Ontario taking steps to further protect deer, elk and moose from disease
SUDBURY -- The Ontario government has made changes to the Fish and Wildlife Conservation Act to protect deer, elk and moose in the province from chronic wasting disease (CWD) found in Quebec and neighbouring states.
Members of the cervid family, which include deer, elk, moose and caribou, are affected by this progressive and fatal disease.
While it has not yet been found in Ontario, the province felt it necessary to make these changes to protect wildlife and support hunting after CWD was found in a Quebec deer farm near the Ontario border in 2018. The disease has also been found in all five states that border the province.
"It's important that we do everything we can to prevent CWD from entering Ontario," said John Yakabuski, Minister of Natural Resources and Forestry. "The changes we've made will help protect Ontario's wildlife and support sustainable hunting, which creates jobs and makes an important economic contribution to our province."
The government said in a news release deer hunters spend more than $275 million each year in Ontario.
After public consultation, the following changes have been made:
- Prohibit people from importing into Ontario live, captive cervids from outside of the province, with some exceptions
- Prohibit people from moving live cervids from one part of Ontario to another, with some exceptions
- Expand the existing prohibition on the use or possession of lures, scents and attractants made from cervid parts to include any purpose beyond hunting
- Expand the existing prohibition on import of high-risk parts of cervids hunted in other jurisdictions
This following the province's CWD Prevention and Response Plan announced in December 2019.
"Keeping chronic wasting disease out of Ontario is a critical part of protecting farmed cervids and keeping our food supply as safe as possible," said Ernie Hardeman, Minister of Agriculture, Food and Rural Affairs. "The measures announced by Minister Yakabuski today, along with my ministry's testing program, will increase our confidence that Ontario remains free of the disease."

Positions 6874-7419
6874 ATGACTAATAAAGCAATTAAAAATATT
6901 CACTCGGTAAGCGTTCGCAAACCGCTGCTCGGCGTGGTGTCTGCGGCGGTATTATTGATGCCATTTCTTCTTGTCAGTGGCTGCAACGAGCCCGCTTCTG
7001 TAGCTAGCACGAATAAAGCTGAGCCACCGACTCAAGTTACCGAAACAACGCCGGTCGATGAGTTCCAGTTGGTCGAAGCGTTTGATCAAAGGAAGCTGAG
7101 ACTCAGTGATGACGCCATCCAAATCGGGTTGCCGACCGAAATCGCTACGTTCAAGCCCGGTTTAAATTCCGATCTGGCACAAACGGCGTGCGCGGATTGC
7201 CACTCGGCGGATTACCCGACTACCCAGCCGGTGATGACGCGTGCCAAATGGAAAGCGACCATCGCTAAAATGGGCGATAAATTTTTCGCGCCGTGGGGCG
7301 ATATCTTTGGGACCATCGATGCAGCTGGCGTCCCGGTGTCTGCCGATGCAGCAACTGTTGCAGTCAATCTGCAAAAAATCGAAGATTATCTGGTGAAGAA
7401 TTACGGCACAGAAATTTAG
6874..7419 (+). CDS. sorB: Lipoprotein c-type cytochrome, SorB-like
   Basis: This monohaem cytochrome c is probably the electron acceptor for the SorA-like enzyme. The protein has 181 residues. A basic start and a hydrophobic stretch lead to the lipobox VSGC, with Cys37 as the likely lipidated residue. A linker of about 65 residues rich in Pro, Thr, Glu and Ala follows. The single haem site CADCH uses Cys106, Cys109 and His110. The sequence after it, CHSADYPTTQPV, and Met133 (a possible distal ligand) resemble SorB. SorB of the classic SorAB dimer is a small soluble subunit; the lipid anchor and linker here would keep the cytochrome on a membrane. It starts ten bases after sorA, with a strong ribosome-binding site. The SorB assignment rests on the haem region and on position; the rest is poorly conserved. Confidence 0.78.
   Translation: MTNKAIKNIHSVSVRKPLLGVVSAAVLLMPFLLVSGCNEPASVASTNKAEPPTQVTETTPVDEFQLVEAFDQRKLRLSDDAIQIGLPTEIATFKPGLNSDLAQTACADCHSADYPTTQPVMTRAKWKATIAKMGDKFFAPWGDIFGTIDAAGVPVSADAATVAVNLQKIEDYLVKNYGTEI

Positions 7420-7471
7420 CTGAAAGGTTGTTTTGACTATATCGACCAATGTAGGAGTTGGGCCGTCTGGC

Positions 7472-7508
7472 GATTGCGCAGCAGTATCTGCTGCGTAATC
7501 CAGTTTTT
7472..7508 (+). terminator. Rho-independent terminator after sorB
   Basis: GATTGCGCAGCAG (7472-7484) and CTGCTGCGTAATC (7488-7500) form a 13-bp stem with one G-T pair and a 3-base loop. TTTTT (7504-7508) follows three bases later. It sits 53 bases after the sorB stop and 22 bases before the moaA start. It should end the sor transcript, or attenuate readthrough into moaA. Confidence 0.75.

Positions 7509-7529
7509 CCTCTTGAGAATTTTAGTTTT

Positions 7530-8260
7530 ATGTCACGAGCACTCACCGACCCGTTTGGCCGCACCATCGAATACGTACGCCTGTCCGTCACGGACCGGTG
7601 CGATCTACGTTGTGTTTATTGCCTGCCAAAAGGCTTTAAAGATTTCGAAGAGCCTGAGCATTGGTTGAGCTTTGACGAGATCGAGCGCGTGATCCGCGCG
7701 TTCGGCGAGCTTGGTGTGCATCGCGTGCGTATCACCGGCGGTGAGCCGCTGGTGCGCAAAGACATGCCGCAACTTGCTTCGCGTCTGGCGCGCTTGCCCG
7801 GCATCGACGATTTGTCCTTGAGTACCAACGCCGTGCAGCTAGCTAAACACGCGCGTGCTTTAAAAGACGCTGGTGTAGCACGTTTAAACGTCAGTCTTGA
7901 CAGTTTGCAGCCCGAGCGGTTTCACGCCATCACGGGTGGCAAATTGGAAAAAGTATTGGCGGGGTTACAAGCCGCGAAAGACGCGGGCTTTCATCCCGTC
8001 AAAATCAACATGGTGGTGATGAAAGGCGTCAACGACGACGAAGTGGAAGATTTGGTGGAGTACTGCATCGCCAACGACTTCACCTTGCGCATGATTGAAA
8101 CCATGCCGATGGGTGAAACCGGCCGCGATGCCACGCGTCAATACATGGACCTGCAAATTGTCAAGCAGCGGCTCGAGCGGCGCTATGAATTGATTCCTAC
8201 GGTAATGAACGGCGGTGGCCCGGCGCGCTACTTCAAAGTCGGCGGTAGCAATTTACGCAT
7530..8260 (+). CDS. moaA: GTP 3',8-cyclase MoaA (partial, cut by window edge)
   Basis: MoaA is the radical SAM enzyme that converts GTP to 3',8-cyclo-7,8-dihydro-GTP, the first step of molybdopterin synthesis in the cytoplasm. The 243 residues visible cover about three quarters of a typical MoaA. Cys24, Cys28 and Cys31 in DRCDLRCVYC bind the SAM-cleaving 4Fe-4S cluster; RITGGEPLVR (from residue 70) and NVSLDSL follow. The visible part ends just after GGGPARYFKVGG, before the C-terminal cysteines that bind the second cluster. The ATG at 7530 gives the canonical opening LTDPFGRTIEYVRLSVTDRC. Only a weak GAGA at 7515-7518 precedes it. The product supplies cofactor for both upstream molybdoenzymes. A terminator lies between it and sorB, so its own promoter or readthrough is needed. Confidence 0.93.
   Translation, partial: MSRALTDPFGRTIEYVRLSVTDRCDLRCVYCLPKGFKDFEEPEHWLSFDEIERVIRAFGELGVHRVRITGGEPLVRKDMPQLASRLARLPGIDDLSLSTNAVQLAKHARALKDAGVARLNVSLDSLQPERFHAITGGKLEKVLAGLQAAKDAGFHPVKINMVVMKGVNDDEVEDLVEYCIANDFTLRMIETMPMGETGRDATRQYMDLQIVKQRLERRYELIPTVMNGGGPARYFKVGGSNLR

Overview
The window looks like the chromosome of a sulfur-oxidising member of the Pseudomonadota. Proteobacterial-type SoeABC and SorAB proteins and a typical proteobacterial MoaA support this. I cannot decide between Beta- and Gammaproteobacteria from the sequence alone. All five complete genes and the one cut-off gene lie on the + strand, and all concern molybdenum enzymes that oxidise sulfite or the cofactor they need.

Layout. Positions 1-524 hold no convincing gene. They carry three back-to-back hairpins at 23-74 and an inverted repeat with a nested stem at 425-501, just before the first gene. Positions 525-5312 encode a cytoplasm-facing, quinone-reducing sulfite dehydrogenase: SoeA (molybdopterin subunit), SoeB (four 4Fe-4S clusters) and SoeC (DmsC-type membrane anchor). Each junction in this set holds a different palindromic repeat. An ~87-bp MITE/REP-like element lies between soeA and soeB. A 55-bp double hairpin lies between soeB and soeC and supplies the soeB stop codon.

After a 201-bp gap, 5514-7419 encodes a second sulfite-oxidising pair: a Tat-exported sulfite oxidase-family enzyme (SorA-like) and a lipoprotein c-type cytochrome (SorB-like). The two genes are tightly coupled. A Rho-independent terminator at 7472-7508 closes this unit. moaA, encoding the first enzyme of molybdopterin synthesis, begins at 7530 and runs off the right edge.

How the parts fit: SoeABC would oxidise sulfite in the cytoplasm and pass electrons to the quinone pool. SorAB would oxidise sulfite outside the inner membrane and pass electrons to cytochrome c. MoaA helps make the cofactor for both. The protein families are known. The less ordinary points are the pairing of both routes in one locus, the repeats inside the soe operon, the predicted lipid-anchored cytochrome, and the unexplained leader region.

The province said more than 13,000 wild deer and elk have been tested for CWD since 2002 and surveillance testing is done annually.
Ontario Federation of Anglers & Hunters, Canada's largest non-profit fish and wildlife conservation organization is thrilled with the news.
"The Ontario Federation of Anglers and Hunters (OFAH) is extremely pleased with today’s announcement. The importance of the changes cannot be overstated," said Keith Munro, OFAH wildlife biologist. "They put in place meaningful barriers that will prevent the spread of CWD and safeguard our native white-tailed deer, moose, elk, and caribou."
Changes made in Thursday's announcement reflect previous suggestions made by the organization.
"In particular, the restrictions on the movement of live captive animals by the deer farming industry has been a major OFAH priority and the changes closely follow what we suggested in 2018," said Munro. "While continued work is needed to keep Ontario CWD-free, this is a major accomplishment and we applaud the government for making these changes."